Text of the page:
Eggplant - also known as aubergine

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Eggplant is very common in southern European countries and it is used in many traditional recipes; Greek - moussaka, French - ratatouille, Indian – baingan bharta, and Turkish - imam bayildi. It is actually a fruit, and contains many fine seeds. It has a mild taste and is typically cooked with stronger flavours such as garlic, tomatoes, onions, herbs and spices.

Choose glossy, blemish free skinned fruit that is firm to the touch and shows no signs of withering. Decay appears as dark brown spots on the surface and should be avoided as these will deteriorate rapidly. Eggplants should be heavy in relation to size. When cut it should be creamy white with no brown seed cavity showing as this is bitter.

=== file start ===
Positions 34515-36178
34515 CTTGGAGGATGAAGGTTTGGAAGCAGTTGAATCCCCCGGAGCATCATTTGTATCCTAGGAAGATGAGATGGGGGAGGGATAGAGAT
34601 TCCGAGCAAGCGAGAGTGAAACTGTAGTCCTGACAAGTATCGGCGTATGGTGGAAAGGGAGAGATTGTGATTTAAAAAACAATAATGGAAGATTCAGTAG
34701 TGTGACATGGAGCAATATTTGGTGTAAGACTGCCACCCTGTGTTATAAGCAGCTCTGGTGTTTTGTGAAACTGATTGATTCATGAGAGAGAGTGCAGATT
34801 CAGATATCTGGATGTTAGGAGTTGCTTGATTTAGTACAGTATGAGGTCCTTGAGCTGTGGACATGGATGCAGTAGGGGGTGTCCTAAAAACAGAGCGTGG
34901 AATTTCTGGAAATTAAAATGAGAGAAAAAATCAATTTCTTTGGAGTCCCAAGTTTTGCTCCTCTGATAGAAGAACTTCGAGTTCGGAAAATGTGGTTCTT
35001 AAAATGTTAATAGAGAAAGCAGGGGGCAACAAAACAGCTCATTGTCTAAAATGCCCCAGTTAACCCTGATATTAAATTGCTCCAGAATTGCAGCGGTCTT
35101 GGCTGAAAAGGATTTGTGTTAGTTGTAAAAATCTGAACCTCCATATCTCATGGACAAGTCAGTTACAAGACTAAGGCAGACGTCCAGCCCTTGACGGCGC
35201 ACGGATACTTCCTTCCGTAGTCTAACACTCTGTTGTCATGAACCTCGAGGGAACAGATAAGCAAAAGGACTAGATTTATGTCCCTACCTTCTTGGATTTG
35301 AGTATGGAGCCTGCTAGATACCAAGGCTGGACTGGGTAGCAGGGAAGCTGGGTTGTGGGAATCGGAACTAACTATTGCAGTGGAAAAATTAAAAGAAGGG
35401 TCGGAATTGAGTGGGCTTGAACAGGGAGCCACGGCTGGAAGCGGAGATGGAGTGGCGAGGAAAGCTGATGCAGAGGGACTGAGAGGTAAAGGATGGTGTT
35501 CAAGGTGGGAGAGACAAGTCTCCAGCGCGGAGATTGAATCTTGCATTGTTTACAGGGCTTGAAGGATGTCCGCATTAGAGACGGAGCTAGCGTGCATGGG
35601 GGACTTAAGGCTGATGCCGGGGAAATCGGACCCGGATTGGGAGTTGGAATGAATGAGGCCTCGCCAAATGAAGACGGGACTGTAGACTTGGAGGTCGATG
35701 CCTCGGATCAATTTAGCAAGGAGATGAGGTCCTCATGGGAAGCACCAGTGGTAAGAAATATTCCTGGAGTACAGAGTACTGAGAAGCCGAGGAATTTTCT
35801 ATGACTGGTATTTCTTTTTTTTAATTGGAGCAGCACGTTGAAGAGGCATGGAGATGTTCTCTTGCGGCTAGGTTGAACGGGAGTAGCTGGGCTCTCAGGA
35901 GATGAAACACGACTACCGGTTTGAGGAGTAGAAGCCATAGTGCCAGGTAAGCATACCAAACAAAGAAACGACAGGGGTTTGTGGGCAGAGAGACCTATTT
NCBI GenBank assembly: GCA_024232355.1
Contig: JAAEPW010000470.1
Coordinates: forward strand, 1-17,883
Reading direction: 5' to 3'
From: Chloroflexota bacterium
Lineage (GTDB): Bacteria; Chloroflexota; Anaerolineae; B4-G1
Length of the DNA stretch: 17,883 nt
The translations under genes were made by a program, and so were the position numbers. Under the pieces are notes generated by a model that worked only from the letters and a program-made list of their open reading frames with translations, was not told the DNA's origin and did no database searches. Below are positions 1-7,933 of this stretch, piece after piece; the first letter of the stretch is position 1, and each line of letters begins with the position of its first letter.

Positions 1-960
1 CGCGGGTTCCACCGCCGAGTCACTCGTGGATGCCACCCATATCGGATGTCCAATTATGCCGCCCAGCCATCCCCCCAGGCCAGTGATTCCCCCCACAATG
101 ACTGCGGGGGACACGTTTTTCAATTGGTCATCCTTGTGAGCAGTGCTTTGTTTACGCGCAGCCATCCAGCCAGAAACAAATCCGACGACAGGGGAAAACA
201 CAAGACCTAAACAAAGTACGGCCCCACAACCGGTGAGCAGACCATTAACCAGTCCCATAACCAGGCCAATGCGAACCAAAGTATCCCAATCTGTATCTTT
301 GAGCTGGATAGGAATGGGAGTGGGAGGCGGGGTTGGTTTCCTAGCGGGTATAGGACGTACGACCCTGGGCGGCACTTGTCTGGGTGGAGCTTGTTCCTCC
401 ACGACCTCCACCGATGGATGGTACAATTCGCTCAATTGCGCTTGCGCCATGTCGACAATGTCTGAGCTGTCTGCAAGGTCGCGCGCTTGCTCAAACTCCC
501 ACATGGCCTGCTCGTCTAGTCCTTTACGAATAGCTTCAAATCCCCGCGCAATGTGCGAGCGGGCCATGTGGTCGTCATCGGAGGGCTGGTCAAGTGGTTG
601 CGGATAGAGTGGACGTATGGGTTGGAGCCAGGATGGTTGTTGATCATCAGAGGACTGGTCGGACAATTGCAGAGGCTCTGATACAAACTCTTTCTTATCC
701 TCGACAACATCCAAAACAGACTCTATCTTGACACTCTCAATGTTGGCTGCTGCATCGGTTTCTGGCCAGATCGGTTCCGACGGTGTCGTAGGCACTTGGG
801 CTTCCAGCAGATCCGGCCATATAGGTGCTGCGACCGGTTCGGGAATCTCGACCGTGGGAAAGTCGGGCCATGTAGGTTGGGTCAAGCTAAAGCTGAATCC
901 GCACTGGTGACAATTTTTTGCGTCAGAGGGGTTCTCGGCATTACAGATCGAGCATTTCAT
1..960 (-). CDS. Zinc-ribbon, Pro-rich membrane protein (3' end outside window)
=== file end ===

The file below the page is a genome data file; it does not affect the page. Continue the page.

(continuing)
Store in the refrigerator crisper. Eggplants are normally used unpeeled. Cut stem off and cut to requirements [strips, slices, halves]. Stuffing; halve, cut around inside edges, score centre flesh, blanch, microwave or roast to soften and remove central flesh. To compact flesh and reduce amount of oil absorption if frying; sprinkle with salt and leave for 30 minutes, wash, drain and squeeze dry. This procedure will also drain out any bitterness, but as only very ripe eggplants tend to be bitter, this is not usually necessary. Recently developed varieties are not bitter and some eggplants, particularly the smaller ones, are so tender they can be eaten raw.

Eggplants can be fried, baked, grilled or steamed – whole, sliced or cubed. Cut into chunks and barbecue on kebabs. Click here for recipes.

Eggplant is a source of dietary fibre. It also contains phytonutrients, particularly the phenolic compounds such as anthocyanins and phenolic acids.

For more information visit the Eggplant A-Z page.

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